The first thing to know about Miller & Shellabarger is that the photographs the viewer observes on the walls of the gallery are not all simply photographic records of performance, but that some of them were conceived as photographs from the outset. Therefore, this is not simply a retrospective of documentation, but also of performance for the camera, with the camera being the key witness. Miller and Shellabarger, who are married, compose performances together, perform them together, and capture them together, often in locations that are meaningful to them as a couple.
This exhibition contains four pieces from the ”Untitled (pink tube)” series, an ongoing nontheatrical performance in which the artists have crocheted at the opposing ends of a long tube of pink yarn publicly since 2003 in venues that hold meaning for them. For example, there is a photograph from Palmer Square Park in Chicago in the tree underneath which the couple was married. In “Origami Cranes,” which was a public performance in the window of a futon store, the pair folded origami cranes for eight hours a day on three consecutive Saturdays. The show also contains several images from “Untitled (Grave),” one from Portland, Oregon, and one from Basel, Switzerland, in which the pair dug two close, parallel graves, each large enough for one of them to lie in. Once lying in the holes, they tunneled between the two through which they could hold one another’s hands.
In the spirit of a retrospective, there are small samplings from multiple series. There is a small series of lovely tintypes in which the artists embrace and pose much as heterosexual couples did in early tintype and Daguerreotype photography, openly declaring their relationship. There are photo-based, handstitched artist books, also from a performance piece, and a series of light paintings, “Spooky Distant Action,” in which images of each artist twirling with sparklers are layered one on the other, creating wild whirling vortexes of light. Several images have been created from the couple’s intertwined initials laid against objects in their Oak Park home, declaring “we live here, this is ours.”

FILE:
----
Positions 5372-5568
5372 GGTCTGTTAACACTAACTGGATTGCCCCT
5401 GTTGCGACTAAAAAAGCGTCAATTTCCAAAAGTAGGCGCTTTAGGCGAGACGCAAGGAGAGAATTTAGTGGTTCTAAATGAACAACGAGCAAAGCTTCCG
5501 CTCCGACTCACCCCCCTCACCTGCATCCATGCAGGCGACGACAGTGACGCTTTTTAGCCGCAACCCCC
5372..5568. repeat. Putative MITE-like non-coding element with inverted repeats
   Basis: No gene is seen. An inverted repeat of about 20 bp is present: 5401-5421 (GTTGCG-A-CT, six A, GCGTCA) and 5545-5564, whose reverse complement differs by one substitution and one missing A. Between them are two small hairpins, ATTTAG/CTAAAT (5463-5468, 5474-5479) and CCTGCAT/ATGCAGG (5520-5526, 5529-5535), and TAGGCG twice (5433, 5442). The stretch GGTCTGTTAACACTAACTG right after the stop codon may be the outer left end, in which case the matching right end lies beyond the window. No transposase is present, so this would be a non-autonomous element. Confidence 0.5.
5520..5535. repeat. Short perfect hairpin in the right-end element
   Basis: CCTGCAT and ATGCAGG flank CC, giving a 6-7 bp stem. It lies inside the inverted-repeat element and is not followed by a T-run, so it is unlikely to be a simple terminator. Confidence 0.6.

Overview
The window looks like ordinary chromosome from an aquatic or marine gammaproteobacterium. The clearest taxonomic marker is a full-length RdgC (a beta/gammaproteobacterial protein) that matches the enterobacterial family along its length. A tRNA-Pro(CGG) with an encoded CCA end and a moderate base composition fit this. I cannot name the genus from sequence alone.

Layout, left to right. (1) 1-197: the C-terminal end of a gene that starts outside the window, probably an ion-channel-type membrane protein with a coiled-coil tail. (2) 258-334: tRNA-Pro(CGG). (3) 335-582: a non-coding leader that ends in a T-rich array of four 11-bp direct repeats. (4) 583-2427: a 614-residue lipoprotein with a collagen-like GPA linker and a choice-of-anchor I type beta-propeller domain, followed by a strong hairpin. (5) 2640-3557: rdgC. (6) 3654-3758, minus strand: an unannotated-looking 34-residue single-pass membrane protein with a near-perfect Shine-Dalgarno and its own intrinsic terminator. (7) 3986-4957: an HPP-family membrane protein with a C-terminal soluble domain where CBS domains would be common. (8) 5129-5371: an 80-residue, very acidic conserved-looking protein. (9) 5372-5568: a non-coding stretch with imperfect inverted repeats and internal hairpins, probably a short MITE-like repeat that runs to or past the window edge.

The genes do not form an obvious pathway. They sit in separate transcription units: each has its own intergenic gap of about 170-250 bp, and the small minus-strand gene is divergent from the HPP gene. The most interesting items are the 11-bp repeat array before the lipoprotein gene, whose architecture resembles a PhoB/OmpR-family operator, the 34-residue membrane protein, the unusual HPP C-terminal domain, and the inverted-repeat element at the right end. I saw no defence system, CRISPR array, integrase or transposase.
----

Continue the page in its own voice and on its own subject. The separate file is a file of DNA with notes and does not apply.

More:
Of most interest to me was the “Seed” series in which the pair outlined one another’s bodies lying on the ground, one on top of the other, with sunflower seeds, creating something resembling police-crime-scene chalk drawings. One of these has been made on the sidewalk, one on the grass, as if two bodies fell in the same space. The third, and most fascinating, was made by filling the spaces created by the bodies in the snow completely with seeds. In this one, the two “bodies” do not touch, but one appears to reach for the other. The implications of seeds bear contemplation.
The most important takeaway from this exhibition is a sense of complete trust, total creative collaboration, and mutual love and respect, both in life and in art. Two artists, who could, and do, create independently, have chosen to create this remarkable work together.
Miller & Shellabarger at (northern) Western Exhibitions, 7933 North Lincoln Avenue, Skokie, through May 6